1932 became 1933, and early in the new year they moved to 20 Fletcher Road, a council house on the new Gainsborough estate. This house still survives today. The Gainsborough estate was under construction in the 1930s by Ipswich Borough Council as slum clearance replacement, and Joe and Phyl may well have been the first residents of this particular house. The fact that they moved to a council house suggests to me that my grandparents had plans to settle in Ipswich. The 1930s were a hard time for jobs, and they would have been grateful for the security. Their first child, a girl, was born at the Fletcher Road house, and was baptised in the first All Hallows church on Landseer Road on April 23rd 1933. But it seems that once the factory was complete, there was no more work to be had. Perhaps my grandfather found a temporary labouring job with one or other of the big Ipswich companies - Ransomes, Cranes, Tolly Cobbold, Pauls and Cranfields employed tens of thousands of workers between them, and Ipswich was one of the main industrial towns in the southern half of England. But eventually they decided that Ipswich did not have a future to offer them. Perhaps my grandmother was homesick for Ely. She came from a close-knit family, and had never left the town before her marriage.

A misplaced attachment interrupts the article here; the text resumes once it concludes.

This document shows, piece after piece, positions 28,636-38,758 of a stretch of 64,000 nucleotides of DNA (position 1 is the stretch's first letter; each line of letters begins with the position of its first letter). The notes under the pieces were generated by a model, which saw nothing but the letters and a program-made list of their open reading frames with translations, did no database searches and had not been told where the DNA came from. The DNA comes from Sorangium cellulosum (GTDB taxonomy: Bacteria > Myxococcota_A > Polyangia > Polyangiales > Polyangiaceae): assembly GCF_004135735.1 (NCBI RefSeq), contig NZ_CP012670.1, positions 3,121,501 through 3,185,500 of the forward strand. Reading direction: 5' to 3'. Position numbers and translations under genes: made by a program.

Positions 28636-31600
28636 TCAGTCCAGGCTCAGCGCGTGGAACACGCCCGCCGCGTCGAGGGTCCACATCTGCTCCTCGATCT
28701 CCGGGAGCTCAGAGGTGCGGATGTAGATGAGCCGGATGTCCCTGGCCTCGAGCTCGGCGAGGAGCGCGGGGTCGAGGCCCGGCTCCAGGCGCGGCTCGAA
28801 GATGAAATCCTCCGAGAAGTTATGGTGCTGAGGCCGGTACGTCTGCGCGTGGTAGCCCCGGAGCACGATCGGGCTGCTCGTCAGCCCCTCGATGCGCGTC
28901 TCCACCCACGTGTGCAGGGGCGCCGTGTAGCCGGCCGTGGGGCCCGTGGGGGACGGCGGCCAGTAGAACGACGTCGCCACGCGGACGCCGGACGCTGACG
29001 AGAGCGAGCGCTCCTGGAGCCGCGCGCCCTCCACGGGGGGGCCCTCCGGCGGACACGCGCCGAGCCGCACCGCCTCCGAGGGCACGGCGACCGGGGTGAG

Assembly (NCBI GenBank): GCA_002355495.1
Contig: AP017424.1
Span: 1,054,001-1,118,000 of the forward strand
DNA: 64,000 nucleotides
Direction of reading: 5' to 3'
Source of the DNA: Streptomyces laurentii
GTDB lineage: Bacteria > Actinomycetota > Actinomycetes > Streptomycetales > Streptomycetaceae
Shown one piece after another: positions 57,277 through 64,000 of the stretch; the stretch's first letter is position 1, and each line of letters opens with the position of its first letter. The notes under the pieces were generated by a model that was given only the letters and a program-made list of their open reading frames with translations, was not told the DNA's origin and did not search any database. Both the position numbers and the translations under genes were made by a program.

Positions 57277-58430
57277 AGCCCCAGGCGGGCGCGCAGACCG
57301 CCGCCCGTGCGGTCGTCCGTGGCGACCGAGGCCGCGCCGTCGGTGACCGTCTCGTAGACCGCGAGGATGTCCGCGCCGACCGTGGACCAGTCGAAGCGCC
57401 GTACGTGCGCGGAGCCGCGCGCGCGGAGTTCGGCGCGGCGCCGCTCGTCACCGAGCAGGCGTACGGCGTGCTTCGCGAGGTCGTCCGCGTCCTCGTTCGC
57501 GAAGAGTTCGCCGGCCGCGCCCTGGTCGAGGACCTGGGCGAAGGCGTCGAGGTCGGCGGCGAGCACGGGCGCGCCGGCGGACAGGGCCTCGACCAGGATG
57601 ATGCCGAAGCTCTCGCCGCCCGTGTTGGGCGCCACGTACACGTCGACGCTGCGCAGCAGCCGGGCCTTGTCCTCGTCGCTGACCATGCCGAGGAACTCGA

My grandparents headed back to Ely, where my grandfather got a job working for the sugar beet processing factory there. They would remain in Ely for the rest of their lives, living at 25 Willow Walk until 1947, and then 37 Chief's Street. My grandmother died in 1990, and my grandfather died in 1996.

Fison's Cliff Road factory has since closed. There was a serious fire in 1983 which destroyed much of the plant, and then the building itself was demolished in the late 1980s. It is now a lorry depot with zonal intended use as a site for apartments, although the recession has put that on hold. The factory site is at the bottom of the road where I live now - I could walk to it in five minutes from the seat I sit in as I type this. As I cycle to work each morning, I imagine my grandfather cycling in the opposite direction, a cigarette hanging out of his mouth no doubt.

The photographs below show some of the places known to my grandparents in Ipswich as they were in the 1930s, and some as they are today. Click on the photos to see enlarged versions.

       
               




Tacket Street in the 1930s Brand & Sons